In the fifties and sixties, some underground nuclear power plants, UNPP, have been built and operated in Europe and Siberia. It is clear that underground siting of any sensible and/or dangerous plant and depot will improve safety against external menaces (plane crash, bombing, etc.) as well as against consequences of internal accidents. The technical and economic feasibility of UNPP depends on various criteria, which are tentatively proposed herein, under main headings: i) Physiography (relief and water); ii) Geology (nature and structure of rocks, distance to geological hazards such as active faults, volcanism, glaciers, slope movements, tsunamis, etc.); iii) Population and Human activities (distance to large towns, industrial plants, agriculture, etc.); iv) existing service networks (harbors, roads and railways, transmission lines, etc.).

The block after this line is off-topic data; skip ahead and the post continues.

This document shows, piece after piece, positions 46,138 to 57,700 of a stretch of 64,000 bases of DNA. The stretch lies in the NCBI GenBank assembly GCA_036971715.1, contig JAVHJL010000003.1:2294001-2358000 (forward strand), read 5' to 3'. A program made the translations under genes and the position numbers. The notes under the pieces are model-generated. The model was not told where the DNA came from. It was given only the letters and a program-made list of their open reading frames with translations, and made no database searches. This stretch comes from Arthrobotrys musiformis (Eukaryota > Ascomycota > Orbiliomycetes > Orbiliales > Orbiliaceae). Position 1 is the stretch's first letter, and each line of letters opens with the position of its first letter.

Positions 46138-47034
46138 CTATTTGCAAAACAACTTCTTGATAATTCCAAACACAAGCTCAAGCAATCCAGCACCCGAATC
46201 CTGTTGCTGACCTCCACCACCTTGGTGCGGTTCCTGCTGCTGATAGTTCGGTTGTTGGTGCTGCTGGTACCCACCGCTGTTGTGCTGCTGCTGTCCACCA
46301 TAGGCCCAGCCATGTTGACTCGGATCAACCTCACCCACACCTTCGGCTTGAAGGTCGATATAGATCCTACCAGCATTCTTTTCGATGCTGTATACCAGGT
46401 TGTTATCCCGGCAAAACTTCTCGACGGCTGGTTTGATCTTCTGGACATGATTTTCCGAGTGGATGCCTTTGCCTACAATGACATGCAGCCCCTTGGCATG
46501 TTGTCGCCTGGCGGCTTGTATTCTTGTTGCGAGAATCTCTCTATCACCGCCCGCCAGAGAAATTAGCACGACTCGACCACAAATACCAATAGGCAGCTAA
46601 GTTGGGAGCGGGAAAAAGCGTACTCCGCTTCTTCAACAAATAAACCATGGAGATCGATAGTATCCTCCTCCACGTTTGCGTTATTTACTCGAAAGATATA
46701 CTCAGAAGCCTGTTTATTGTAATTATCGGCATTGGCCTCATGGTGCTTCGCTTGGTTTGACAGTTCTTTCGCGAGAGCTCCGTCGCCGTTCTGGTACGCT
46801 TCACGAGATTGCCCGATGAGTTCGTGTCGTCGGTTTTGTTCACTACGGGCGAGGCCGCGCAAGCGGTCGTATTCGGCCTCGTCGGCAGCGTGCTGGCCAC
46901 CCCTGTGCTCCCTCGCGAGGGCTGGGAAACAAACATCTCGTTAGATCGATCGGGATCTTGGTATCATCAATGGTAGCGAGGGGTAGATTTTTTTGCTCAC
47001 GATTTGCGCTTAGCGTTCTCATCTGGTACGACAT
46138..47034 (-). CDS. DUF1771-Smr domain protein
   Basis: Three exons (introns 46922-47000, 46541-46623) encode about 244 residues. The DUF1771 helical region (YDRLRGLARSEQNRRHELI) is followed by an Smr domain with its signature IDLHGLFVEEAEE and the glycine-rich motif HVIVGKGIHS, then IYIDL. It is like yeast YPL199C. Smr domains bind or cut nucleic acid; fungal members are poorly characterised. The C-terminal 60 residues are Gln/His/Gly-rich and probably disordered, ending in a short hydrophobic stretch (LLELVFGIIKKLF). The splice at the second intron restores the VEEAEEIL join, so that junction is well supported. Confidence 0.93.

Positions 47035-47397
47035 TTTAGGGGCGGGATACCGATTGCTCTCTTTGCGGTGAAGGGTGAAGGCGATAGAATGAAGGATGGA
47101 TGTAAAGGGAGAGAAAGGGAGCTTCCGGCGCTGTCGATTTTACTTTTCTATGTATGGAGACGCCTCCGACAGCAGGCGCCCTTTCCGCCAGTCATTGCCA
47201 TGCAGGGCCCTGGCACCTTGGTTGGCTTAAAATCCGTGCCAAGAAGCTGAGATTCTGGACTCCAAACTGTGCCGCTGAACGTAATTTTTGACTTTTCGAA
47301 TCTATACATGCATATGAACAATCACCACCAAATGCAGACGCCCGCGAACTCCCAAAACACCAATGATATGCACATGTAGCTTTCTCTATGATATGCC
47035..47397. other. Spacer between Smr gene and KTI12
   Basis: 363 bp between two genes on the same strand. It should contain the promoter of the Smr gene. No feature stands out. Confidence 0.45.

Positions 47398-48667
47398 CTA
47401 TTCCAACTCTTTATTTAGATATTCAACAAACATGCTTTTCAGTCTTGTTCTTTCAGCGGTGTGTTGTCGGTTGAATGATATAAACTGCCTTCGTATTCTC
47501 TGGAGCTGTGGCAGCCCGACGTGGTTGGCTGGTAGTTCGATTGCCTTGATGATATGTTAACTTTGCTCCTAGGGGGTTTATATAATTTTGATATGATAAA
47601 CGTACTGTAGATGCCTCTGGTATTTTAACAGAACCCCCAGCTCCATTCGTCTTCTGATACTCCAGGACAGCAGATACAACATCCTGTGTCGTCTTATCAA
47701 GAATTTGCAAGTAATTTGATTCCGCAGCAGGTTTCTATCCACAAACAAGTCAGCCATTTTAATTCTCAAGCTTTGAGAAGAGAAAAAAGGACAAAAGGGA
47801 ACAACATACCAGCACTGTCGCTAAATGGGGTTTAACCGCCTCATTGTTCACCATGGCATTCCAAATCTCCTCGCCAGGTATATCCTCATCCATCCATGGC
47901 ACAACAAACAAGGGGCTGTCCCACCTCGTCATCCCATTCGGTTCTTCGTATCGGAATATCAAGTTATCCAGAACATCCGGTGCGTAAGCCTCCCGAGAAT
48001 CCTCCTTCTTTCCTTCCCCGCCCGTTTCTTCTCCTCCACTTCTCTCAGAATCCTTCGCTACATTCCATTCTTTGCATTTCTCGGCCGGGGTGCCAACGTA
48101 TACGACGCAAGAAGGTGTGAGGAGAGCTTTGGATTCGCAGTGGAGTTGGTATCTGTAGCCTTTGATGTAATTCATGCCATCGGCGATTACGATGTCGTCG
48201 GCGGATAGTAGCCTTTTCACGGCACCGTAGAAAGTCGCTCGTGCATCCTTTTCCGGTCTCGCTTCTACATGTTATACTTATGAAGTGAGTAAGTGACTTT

All along the nuclear era, many advisers have called for siting reactors underground as had been often done for explosives and now, more and more, for sensible and nuclear wastes. Long before the accidents at Three Mile Island, Chernobyl and Fukushima, a partial core melt occurred in the underground Lucens plant, Switzerland, without any harm to people and environment. The practice of underground hydropower plants together with some other uses of man-made caverns, from hydrocarbon storage to the Norwegian ice rink and caverns needed for neutrino research are shortly recalled as they provide the bases for the design of caverns. The senior author has followed the cavern construction of the French plant Chooz (only second to Siberian plants as an underground nuclear plant with a significant output) and has attended the only international conference on the topic, organized by the government of Germany in Hannover in 1981, soon after the TMI accident.

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